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Johnston Marklee reveals its curvy concrete UCLA art studios

The cylinder-patterned concrete facade of the UCLA Margo Leavin Graduate Art Studios (Louis Heilbronn)

In the middle of Hayden Tract, the Culver City, California, neighborhood famed for its collection of Eric Owen Moss-designed buildings, the UCLA Margo Leavin Graduate Art Studios celebrated its long-awaited opening with a private dinner for artists, colleagues, and students on September 26. The project is a major restoration and expansion of the university’s former graduate art program’s studio building, transforming the 21,000-square-foot warehouse into a 48,000 campus. The project was set into motion in 2016 when Margo Leavin made a lead gift of $20 million, the largest gift ever made by an alumna to the arts program.

Designed by Johnston Marklee, a local architecture firm known for its understated designs and attention to detail, the facility includes a multipurpose gallery, 42 graduate studios, classroom spaces, interior courtyards, and a loft for the program’s artist-in-residence. “During the project’s development,” UCLA reported, “the architects engaged with students and faculty to best understand their needs and design a highly functional building that engenders a creative community.” One of the innovative spatial features to come out of this engagement is the close relationship between large communal facilities and smaller, more intimate private studios.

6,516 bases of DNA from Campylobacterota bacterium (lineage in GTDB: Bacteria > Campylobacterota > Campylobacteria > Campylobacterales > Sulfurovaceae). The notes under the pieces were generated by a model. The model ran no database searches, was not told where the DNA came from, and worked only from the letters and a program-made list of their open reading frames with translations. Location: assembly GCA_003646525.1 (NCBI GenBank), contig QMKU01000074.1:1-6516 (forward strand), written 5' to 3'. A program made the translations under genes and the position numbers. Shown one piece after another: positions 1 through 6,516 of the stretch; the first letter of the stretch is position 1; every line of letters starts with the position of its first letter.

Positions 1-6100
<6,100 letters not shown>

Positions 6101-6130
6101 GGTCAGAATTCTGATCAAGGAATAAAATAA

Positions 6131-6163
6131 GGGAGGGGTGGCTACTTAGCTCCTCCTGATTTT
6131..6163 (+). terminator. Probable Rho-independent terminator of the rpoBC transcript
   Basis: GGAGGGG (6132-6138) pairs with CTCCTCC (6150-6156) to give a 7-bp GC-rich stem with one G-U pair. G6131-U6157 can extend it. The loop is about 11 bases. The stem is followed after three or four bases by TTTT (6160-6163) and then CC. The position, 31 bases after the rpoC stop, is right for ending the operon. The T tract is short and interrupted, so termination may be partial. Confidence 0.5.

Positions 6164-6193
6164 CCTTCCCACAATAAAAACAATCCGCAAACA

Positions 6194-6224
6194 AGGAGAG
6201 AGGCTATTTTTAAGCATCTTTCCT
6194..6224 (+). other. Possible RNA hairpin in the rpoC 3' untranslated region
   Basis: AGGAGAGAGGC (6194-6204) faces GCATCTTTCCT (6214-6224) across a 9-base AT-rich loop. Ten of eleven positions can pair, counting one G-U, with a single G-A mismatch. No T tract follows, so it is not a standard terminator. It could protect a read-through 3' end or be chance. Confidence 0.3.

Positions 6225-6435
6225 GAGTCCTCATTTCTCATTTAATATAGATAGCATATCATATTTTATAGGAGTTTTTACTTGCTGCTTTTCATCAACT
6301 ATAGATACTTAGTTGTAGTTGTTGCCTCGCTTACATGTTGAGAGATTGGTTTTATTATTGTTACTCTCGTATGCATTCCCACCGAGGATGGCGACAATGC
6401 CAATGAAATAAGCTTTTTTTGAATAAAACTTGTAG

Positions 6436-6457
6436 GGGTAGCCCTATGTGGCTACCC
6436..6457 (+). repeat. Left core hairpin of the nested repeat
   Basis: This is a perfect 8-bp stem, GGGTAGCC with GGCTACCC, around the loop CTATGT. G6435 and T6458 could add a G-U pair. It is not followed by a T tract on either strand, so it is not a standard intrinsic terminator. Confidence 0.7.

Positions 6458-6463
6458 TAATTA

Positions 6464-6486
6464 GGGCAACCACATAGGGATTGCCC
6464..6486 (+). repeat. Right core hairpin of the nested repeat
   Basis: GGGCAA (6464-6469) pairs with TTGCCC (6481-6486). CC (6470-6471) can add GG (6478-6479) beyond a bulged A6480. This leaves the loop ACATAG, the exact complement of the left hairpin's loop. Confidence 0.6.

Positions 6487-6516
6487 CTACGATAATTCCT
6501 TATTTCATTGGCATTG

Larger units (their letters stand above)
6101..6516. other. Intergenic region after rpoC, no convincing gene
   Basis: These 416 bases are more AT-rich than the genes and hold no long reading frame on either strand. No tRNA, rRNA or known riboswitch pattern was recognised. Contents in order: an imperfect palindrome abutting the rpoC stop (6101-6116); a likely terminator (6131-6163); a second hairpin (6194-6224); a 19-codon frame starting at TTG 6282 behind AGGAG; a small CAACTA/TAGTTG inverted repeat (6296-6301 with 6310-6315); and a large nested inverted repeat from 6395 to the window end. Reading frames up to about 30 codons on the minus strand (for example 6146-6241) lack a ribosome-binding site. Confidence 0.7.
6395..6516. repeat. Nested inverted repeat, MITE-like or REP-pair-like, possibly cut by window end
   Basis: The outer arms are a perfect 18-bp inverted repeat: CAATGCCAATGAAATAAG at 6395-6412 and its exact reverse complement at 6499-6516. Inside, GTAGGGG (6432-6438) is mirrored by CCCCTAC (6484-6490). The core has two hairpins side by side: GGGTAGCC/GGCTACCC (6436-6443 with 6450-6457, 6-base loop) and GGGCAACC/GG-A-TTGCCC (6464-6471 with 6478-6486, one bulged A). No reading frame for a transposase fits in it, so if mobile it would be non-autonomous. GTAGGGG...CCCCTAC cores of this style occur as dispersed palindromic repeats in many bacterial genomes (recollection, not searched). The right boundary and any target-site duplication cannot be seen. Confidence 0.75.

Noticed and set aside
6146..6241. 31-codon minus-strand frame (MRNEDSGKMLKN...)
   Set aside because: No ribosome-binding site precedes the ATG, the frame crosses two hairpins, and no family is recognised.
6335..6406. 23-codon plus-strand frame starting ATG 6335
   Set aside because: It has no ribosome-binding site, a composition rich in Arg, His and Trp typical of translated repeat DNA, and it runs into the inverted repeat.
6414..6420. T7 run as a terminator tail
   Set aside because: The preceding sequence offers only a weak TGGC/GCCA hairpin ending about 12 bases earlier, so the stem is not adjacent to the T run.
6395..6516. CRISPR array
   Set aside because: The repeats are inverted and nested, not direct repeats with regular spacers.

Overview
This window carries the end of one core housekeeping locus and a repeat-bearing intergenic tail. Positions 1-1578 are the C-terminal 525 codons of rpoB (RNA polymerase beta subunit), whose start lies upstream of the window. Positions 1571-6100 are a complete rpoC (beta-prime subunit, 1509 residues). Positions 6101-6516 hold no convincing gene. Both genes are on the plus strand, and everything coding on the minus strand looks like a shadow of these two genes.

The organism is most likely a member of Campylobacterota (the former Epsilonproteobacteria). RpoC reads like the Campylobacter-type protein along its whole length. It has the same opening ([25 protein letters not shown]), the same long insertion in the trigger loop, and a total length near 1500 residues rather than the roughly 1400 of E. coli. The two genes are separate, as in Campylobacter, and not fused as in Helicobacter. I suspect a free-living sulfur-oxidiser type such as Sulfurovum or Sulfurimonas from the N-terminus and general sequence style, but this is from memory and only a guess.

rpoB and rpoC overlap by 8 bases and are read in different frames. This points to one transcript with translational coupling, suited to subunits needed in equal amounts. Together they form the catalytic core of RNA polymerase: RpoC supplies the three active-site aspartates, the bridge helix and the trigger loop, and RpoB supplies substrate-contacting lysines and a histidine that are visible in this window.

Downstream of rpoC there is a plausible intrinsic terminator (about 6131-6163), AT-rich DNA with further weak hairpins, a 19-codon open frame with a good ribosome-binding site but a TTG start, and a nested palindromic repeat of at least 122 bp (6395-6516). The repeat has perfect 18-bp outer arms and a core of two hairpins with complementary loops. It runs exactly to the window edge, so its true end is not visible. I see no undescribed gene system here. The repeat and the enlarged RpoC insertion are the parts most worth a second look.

Inside of an all-concrete gathering space

The concrete interior courtyards provide passive heating and cooling throughout the building. (Louis Heilbronn)

The building was designed for LEED Gold certification and is notable for its addition to the old building’s exterior with a smooth, cylinder-patterned concrete facade, which, according to the architects, “eliminate[s] the need for waterproofing and insulation, and minimize[s] the construction footprint and waste.” In addition, the semi-outdoor nature of many of the building’s spaces within provides a passive heating and cooling system suited to the relatively temperate environment of Southern California. “Innovative building systems and elemental materials are distilled towards a holistic and efficient structure,” explained Johnston Marklee, “rather than adding layers of sustainable technology.”

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